Research Article| Volume 59, e77-e83, July 2021

Experiences of Neonatal Intensive Care Unit Nurses as Mothers of Newborns in Neonatal Intensive Care Units: A Jordanian Qualitative Study

Published:March 02, 2021DOI:


      • NICU nurses with admitted NICU infants struggle as a result of their nurses-mothers’ dual role.
      • There are shared needs between mothers and nurse-mothers in relation to proximity and involvement in newborn care plan.
      • The family should be recognized as the cornerstone of the NICU health care team.



      Little research has explored the experiences and perspectives of neonatal intensive care unit (NICU) nurses who have also experienced being NICU parents. The purpose of this study was to explore the experiences of these nurses who have or have ever had an infant hospitalized in a NICU.

      Design and methods

      A qualitative descriptive design using semi-structured interviews with a purposive sample of 9 registered Jordanian NICU nurses who have or have had a child admitted to a NICU.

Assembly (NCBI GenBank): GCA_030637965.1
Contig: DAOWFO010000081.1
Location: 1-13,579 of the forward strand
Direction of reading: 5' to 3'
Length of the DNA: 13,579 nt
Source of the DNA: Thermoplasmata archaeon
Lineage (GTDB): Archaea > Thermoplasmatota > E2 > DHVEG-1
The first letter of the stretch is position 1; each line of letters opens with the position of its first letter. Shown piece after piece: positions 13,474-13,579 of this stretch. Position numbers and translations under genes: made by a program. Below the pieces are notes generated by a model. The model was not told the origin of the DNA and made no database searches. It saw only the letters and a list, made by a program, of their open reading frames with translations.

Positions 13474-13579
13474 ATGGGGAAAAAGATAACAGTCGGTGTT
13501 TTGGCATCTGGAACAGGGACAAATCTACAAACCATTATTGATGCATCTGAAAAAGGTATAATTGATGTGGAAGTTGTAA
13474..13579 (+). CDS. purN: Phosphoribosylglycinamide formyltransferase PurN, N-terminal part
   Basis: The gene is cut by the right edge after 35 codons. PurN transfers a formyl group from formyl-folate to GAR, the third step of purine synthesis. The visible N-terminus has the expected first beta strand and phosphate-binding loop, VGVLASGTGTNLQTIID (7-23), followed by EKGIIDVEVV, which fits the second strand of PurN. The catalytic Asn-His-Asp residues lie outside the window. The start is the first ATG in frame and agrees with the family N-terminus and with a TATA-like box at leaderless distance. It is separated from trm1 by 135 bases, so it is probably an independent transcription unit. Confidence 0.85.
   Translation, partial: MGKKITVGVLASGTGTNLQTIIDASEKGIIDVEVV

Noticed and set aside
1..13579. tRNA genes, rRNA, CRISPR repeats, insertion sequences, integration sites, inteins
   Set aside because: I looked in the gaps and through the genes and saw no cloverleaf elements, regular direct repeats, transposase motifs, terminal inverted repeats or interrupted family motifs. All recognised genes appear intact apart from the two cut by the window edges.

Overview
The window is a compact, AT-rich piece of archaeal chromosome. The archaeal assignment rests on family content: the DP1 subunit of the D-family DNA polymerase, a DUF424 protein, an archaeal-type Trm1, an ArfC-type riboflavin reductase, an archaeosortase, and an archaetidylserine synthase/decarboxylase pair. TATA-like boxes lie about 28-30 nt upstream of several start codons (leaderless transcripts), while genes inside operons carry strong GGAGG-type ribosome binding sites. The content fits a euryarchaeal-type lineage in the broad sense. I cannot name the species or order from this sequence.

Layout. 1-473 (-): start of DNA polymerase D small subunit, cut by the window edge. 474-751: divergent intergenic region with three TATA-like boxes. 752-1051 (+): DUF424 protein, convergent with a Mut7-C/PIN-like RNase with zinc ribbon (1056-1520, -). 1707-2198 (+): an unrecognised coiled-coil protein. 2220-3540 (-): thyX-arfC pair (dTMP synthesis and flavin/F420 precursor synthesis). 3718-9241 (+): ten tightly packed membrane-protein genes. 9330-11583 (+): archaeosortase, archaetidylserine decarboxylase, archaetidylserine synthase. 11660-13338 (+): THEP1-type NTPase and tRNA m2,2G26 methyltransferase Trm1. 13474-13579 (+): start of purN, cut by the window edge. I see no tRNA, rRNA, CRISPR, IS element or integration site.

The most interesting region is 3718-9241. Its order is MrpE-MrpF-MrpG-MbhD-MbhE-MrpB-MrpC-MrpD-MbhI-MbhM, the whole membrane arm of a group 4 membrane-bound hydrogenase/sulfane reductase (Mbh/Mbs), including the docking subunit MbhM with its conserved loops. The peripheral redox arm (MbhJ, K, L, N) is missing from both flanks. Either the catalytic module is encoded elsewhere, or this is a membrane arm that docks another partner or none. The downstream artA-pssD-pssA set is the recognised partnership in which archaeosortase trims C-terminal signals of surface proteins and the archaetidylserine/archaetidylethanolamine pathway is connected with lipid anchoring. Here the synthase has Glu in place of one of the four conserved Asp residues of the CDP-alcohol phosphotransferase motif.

Findings suggest an oscillation between the role of being a nurse and the role of being a mother. The nurses' background clinical experience has an impact on how they provided and received care and on the decisions they made regarding their infants' care plans. Nurses reported fears of the “recommended patient syndrome” and tried to avoid being labeled as “nagging” by other healthcare providers.


      Study findings shed light on the needs of NICU nurses with NICU admitted infants and the struggle faced by nurses-mothers as a result of their dual role, and highlights the importance of the family centered developmental care approach that recognizes the family as the cornerstone of the NICU health care team.

      Practice implications

      Findings highlight issues related to the shared needs between mothers and nurse-mothers in relation to proximity and involvement in newborn care plan.


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